Eighteenth century English satire is perhaps one of the most sophisticated of the literary periods. It subtlety satirizes, or makes ridiculous, the institutions that existed at the time, including the government, the treatment of children, and indeed social structures themselves. Jonathan Swift and Alexander Pope were both famed satirists in their way, respectively Juvenalian and Horatian in style. Jane Austen was also a satirical writer, writing a critique of the restraints of the upper and lower classes, in an often amusing fashion.
A Modest Proposal for Preventing the Children of Poor People in Ireland From Being a Burden on Their Parents or Country, and for Making Them Beneficial to the Publick, commonly referred to as A Modest Proposal, was written by Jonathon Swift in 1729, at the height of satirical importance in English literature. Swift was a famed satirist, however his complete body of works does not sit comfortable in either a Juvenalian or Horatian category of satirical writing specifically. This particular work however is broadly considered to be a Juvenalian text, combating issues of morality, such as the man’s treatment of his wife with ridiculous sentiments such as her usefulness as a “breeder”. It is this incredibly powerful juxtaposition that provokes the mind to consider these sentiments in all seriousness.
Juvenalian satire is an angry, biting form of satire, using morality to create a situation in which contempt can be provoked. In A Modest Proposal there are certainly a number of these elements, such as his extreme derision towards himself as a narrator, and the continued references to human children as delicious meats for the wealthy, products of a “breeder”. Whilst it is strikingly obvious that this is a satirical condemnation of the poverty and lack of government awareness in Ireland at the time, Swift himself may have to a certain extent supported these ideas. There are however, also elements of Horatian satire in the pamphlet; Horatian satire is a gentler form of derision that is motivated more towards amusing the audience, as opposed to repulsing them. There are very few elements of his kind of satire in this text; for instance, the suggestion that the cannibalistic behaviour would lead to a more loving marital situation is astounding, especially since it suggests that men would view their wives in the same way as they view their livestock.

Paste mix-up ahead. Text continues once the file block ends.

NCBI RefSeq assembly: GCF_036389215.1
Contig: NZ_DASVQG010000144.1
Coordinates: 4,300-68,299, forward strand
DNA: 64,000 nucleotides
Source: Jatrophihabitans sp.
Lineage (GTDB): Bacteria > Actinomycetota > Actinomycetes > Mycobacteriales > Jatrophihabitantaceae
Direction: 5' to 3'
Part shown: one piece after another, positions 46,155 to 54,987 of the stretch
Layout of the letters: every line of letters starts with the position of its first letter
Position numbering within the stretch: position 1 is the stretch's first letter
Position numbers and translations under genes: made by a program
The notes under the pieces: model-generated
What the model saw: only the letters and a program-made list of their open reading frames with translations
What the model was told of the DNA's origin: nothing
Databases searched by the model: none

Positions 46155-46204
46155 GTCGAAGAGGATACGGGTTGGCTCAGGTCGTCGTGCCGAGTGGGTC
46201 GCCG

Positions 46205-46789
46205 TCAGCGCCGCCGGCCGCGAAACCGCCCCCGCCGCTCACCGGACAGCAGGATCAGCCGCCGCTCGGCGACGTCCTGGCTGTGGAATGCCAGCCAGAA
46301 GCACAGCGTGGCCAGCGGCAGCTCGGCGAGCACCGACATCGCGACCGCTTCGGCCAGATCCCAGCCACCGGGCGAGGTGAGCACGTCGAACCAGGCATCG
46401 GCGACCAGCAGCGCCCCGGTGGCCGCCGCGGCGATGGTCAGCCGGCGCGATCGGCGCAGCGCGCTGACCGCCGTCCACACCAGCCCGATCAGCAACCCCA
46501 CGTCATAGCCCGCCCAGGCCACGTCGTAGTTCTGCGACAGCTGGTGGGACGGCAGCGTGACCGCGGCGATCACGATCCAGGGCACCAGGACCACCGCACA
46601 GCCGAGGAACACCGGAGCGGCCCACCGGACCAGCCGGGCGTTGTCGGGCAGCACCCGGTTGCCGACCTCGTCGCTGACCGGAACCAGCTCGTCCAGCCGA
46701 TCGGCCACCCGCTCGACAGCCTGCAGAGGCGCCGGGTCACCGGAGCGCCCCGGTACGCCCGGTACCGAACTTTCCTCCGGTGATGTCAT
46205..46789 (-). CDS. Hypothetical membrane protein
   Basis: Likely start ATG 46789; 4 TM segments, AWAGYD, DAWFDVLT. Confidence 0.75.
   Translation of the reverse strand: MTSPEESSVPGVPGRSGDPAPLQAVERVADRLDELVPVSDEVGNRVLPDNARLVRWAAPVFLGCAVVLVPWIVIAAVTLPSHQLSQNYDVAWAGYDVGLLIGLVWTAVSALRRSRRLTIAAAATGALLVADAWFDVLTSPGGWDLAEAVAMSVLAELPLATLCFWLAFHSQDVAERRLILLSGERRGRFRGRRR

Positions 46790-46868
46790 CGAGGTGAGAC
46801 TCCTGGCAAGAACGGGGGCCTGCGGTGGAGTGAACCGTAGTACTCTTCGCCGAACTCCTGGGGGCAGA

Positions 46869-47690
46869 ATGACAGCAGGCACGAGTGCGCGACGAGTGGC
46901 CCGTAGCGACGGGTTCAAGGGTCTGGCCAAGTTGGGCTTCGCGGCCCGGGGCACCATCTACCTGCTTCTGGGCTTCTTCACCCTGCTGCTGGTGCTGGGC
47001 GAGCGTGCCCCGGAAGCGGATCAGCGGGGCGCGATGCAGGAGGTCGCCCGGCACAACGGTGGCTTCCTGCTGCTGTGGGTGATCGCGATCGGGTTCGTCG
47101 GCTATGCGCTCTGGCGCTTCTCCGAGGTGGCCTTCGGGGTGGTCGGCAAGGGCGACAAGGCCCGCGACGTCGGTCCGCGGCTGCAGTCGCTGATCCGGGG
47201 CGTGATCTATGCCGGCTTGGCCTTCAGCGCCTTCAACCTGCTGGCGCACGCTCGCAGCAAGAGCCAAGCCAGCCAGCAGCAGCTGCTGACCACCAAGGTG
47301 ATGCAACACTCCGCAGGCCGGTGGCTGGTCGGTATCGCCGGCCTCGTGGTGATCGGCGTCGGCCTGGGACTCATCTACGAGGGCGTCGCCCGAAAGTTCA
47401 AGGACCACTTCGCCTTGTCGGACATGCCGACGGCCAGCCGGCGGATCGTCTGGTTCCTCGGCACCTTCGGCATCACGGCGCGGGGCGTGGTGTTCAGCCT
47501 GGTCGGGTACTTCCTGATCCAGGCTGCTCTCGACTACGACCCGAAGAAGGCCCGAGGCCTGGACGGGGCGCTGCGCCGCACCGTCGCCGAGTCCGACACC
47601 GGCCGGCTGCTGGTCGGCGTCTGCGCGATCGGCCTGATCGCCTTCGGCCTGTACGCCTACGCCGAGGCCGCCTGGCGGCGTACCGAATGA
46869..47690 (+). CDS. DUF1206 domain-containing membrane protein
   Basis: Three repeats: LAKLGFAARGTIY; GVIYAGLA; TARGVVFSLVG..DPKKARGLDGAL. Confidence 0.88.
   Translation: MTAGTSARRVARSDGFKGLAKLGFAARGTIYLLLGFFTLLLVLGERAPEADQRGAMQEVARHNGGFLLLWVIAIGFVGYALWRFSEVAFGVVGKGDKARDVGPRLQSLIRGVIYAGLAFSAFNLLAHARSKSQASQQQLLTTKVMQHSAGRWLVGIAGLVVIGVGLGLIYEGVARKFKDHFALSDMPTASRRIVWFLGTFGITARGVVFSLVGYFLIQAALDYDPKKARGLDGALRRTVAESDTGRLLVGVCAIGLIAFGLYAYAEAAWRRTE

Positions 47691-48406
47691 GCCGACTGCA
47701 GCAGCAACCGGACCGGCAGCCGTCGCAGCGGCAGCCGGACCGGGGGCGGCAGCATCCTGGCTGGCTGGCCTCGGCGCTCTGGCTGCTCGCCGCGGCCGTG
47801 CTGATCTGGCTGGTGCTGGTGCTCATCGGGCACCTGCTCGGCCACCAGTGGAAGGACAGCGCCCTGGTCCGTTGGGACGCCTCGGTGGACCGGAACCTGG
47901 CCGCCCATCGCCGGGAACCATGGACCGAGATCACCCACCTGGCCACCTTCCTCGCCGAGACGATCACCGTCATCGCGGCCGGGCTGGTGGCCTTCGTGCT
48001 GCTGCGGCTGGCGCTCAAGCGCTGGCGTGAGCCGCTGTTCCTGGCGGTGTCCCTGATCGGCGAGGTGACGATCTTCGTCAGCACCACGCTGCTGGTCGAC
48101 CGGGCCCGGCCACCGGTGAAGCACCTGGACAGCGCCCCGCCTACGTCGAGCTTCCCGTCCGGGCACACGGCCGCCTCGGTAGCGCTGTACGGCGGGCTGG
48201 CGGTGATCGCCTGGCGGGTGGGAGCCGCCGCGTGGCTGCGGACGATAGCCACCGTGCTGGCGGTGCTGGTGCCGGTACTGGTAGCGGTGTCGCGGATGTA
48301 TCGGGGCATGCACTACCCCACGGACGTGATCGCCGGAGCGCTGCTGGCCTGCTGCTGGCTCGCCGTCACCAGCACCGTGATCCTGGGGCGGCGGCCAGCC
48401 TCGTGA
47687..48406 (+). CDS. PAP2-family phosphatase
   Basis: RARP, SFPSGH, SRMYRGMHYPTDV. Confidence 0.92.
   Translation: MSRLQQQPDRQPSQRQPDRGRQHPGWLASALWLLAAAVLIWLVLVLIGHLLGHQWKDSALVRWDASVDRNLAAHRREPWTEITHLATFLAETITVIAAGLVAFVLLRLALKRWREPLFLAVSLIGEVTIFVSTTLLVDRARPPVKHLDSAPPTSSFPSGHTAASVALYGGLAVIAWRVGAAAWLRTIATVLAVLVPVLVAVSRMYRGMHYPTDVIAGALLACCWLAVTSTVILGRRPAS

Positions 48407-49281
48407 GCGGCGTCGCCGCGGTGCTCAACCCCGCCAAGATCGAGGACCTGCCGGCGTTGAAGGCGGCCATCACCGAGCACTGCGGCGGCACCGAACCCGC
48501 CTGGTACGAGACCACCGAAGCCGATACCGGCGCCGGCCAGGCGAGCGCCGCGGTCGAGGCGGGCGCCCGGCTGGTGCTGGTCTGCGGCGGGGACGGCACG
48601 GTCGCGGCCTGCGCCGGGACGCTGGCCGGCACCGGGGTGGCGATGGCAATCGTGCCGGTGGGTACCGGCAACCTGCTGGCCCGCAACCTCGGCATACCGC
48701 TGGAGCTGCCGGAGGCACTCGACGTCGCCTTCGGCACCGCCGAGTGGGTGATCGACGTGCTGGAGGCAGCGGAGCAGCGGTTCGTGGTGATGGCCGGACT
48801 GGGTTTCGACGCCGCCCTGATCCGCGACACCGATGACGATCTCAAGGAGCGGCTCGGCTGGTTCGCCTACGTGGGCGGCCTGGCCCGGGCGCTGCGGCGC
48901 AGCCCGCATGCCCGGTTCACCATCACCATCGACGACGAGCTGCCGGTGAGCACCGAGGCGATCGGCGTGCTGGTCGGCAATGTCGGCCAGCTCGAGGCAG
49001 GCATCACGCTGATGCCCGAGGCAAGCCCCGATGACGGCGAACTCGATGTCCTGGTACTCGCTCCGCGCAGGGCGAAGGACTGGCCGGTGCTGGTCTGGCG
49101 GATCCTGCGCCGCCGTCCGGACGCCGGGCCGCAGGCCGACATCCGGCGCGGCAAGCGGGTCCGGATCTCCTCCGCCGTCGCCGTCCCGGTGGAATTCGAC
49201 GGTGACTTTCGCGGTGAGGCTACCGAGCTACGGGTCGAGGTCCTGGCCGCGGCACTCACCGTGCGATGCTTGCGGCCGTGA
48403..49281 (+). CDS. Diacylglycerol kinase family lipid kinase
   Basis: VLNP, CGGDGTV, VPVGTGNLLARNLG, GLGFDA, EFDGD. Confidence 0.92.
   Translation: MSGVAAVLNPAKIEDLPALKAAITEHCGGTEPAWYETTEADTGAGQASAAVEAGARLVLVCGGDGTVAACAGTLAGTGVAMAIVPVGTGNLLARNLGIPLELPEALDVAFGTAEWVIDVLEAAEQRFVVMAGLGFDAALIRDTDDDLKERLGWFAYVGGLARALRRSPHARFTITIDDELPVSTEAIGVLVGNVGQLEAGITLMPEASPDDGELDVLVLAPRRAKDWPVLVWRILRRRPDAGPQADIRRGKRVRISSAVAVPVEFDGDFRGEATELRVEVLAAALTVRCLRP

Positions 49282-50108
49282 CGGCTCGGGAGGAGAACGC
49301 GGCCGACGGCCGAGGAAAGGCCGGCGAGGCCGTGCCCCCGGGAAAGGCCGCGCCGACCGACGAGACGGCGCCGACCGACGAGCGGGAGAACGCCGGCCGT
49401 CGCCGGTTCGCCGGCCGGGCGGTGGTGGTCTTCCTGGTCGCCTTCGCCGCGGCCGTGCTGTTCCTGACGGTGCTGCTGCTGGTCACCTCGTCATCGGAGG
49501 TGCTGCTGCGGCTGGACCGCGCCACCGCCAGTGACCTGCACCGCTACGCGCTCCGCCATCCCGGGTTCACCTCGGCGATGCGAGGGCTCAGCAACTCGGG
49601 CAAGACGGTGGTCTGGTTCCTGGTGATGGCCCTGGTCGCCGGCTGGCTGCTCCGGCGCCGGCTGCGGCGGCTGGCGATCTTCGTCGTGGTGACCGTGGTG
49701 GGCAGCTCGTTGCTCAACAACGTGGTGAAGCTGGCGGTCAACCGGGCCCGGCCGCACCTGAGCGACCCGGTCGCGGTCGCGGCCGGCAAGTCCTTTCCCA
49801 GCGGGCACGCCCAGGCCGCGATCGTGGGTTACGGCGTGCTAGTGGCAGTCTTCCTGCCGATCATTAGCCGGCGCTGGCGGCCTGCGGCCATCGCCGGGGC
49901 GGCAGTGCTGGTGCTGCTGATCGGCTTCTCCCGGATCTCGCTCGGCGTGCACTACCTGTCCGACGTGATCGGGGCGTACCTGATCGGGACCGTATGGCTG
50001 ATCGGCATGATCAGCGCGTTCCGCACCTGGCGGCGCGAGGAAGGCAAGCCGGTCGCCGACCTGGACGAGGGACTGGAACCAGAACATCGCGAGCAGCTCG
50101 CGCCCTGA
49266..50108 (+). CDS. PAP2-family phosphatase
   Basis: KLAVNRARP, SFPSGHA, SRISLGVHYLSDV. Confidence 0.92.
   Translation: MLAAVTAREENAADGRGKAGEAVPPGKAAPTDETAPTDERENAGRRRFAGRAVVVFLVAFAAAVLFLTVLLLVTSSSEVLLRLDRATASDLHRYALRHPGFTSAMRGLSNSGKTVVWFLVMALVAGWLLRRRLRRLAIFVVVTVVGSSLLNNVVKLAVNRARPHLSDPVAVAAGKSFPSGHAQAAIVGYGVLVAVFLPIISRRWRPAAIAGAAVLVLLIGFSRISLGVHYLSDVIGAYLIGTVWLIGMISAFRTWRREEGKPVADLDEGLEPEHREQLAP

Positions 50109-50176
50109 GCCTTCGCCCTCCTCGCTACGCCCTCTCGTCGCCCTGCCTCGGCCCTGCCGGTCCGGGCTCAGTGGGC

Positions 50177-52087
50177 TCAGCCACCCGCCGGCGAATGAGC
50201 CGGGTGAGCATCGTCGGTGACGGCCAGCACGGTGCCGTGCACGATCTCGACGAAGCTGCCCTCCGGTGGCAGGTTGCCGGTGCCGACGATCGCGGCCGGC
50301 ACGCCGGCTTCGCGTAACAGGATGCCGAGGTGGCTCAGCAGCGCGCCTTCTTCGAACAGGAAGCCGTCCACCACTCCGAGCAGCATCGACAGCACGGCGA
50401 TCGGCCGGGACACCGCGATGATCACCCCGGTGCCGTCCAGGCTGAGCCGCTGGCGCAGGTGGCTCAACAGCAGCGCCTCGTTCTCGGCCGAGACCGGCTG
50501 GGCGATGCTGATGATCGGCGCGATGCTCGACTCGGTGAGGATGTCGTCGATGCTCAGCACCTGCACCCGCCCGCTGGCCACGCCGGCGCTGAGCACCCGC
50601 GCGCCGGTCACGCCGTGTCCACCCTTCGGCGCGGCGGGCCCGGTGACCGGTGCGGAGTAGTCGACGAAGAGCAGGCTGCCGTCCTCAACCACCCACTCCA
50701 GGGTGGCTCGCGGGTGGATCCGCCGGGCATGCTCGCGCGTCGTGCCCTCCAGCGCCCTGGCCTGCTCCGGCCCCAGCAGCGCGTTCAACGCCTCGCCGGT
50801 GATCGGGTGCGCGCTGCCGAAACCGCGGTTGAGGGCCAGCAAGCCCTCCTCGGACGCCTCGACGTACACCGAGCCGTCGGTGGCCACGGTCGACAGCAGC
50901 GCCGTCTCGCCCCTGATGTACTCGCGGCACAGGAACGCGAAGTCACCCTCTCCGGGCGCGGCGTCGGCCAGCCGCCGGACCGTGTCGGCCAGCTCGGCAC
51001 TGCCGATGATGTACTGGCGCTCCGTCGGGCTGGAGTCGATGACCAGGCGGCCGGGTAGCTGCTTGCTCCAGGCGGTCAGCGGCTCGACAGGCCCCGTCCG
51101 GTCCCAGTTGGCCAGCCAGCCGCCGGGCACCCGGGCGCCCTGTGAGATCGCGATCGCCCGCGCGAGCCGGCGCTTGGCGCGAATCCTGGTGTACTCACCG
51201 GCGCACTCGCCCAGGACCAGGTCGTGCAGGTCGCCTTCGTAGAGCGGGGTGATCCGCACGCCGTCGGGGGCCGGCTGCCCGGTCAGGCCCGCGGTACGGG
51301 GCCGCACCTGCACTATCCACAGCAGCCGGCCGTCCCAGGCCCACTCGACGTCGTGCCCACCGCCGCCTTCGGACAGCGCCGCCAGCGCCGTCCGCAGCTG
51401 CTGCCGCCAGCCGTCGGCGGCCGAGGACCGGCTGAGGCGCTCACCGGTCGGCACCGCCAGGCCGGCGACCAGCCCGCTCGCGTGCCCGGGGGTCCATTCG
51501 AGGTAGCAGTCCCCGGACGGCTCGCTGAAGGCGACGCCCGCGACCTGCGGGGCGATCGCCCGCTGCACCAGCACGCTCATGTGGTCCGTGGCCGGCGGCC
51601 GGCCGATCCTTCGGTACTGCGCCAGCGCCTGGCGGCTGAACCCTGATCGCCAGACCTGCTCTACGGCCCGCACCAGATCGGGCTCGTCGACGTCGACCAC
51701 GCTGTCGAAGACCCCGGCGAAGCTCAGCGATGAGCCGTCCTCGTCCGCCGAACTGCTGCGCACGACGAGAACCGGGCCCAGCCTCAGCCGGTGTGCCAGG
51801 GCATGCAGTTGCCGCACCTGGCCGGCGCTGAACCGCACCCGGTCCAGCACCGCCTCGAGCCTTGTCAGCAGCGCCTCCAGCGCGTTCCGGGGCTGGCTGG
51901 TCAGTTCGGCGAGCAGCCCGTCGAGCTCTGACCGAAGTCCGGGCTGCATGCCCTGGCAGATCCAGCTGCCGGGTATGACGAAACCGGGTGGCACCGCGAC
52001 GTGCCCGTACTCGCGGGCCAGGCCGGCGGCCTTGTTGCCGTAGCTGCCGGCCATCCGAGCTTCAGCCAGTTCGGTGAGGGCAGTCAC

Swift himself attempted to protect the oppressed in Ireland, specifically those who lived under the control of the English (often absentee) landowners, and the Irish Parliament, which was dominated by English influences. Despite being an Anglo-Protestant himself, and being elected Dean of St. Patrick’s Church very reluctantly, he sought to protect the Irish against the Anglo-Protestant classes, using very serious sermons to spread a message. Most significantly however, Swift went to the power of the pen, and wrote pamphlets such as A Modest Proposal that highlighted the issues of poverty in such a severe way that it was impossible to ignore such an extreme mode of communication. Swift had huge psychological problems with being connected by blood to Ireland, and appears to have had a very complex psychological stance on identity and society as a whole. Nevertheless, he sought to speak out against the huge issues of poverty that he saw in the streets on a daily basis. These problems included infanticide, begging, and prostitution. Due to his position as a senior member of the church, Swift often experienced these issues first hand.
For those who haven’t yet started to look at satire, then I’d say that you should if only for the entertainment value; without considering the social implications, the satirical texts tend to be amusing on a superficial level. That surely is the point of satire; to amuse, whilst causing somewhere, in the subconscious, a consideration of the meaning of the text. We never have been able to fully understand the subconscious; and in the same way that we don’t understand fully how dreams are formed, we don’t understand what makes us think of ideas in the way that we do. A testament to the power of satire is how it has continued to be a significant genre even today, especially in television. Satire is fundamentally amusing, and often hides the more serious implications of satire for society within its fabric.